Jacqueline de Jong is perhaps best known for her affiliation with the leftist Situationist International, for which she edited the Situationist Times between 1962 and ’67, giving particular attention to the wildly spontaneous work of CoBrA. “Imaginary Disobedience,” the Dutch artist’s first solo exhibition in Los Angeles, shifted focus to her own art. Installed in the main gallery and back office of Château Shatto, the mini-overview featured works dating from 1962 to 2016.
Tangled limbs, gaping mouths, and distended anuses jostled for space in the fourteen expressionistic paintings and three works on paper on display. There were interesting formal experiments, from the painted screen Le Salaud et les Salopards (Bastard and Scumbags, 1966) to De achterkant van het bestaan (The Backside of Existence, 1992), a vast sailcloth, suspended from the ceiling, that features a mélange of painted human figures, birds, and monsters dancing across its folds, the fabric’s undulations interrupting the flow of images and demanding that the viewer move around in order to read the piece.
While the forms in 1960s paintings such as Zonnebrand (Sunburn, 1965) approach abstraction, they bear the seeds of the brightly colored, wrenched figuration de Jong would go on to produce. Her exaggerated forms, as in Peeing Hamlet (2012), where an emaciated, four-legged prince crouches while brandishing a grotesque skull, draw comparison to the work of younger contemporaries like Dana Schutz and Nicole Eisenman. De Jong’s paintings look as if they’ve been made at speed. Vivid swaths of color, hastily blocked out, dominate the compositions, bodies are outlined in expansive sweeps of paint, and the ground is often visible between vigorous brushstrokes. This is true right up to the most recent example, Pardonne-moi (Arthur Craven Timide), 2015–16, a portrait of the Dada poet and boxer. The only real departure in the show was Rhapsodie en Rousse (1981), a quasi-naturalistic depiction of an imperious redhead wearing an evening gown, seen in the aftermath of stabbing her androgynous green-robed companion. That this could be a self-portrait prevented the work from being completely out of step with the other pictures, which frequently include portrayals of the artist.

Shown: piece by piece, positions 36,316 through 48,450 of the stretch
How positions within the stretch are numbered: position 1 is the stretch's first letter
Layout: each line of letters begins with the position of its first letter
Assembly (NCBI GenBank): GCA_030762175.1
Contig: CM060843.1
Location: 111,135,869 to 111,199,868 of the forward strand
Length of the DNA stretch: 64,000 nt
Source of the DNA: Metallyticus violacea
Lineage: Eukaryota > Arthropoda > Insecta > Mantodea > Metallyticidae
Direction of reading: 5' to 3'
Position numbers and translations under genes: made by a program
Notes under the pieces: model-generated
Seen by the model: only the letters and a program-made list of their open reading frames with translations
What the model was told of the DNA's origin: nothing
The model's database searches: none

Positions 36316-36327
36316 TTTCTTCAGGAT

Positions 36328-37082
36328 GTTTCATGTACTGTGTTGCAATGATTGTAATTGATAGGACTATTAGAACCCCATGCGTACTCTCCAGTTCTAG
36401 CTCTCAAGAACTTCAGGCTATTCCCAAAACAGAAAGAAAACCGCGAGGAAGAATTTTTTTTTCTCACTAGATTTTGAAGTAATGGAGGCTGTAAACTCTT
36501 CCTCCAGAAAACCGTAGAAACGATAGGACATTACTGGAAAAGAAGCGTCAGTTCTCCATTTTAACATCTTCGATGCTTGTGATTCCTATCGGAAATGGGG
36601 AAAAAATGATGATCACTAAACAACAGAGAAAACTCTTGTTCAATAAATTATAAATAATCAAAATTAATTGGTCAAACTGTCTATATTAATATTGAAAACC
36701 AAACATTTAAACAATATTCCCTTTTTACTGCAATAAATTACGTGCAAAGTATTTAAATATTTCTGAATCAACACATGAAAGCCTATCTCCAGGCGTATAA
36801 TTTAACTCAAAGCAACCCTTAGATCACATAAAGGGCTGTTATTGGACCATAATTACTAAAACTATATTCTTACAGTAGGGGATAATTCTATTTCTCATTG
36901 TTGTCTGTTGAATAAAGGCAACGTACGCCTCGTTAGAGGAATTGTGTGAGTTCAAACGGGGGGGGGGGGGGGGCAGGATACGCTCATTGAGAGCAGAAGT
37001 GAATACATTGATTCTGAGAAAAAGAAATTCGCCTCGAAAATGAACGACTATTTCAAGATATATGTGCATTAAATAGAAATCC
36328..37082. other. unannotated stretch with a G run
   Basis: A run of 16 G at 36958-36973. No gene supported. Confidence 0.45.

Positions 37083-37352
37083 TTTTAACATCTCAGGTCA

De Jong’s personal touch could be felt most strongly in four diptychs made in 1971–72. The works—each comprising a pair of wood-framed panels joined by a hinge and topped by handles—all feature scrawled diaristic text on the left and colorful illustrations on the right. These paintings have an aleatory, proto-slacker sensibility with their everyday descriptions of meals and phone calls; their multiple dreamlike images of nudes, cars, and sex acts; and trippy titles like After four hours the beans are revealing themselves.
In one diptych, Op het land waar het leven zoet is (In the Countryside Where Life Is Sweet, 1972), de Jong includes, among other details, a pencil-drawn depiction of a group of men who appear to be gang-raping a male figure. Indeed, she seems to characterize love and sex more often as grotesque or violent than as pleasurable. Other works concern themselves with conflict, war, and death. Soldiers pop up repeatedly, most prominently in a World War I–themed trio of works: WAR 1914–1918 (2013), WAR 1914–1918 (2014), and Explosion 1917 (2014). Here, de Jong paints anguished faces, ghostly gas masks, barbed wire, trenches carved into a scarred landscape, and bloody artillery explosions. These images, consistently murky in tone, produce a sense of pain and dread.
That de Jong should dwell so unrelentingly on the dark side of humanity is no real surprise considering her biography. Born on the cusp of World War II to a Jewish family fleeing the Holocaust, the artist lived through an era of unprecedented bloodshed and upheaval, and has remained deeply politically engaged throughout her life. In these works de Jong navigates the relationship between individual base impulses and the broader context of world affairs, illustrating how the former often drive the violent nature of the latter.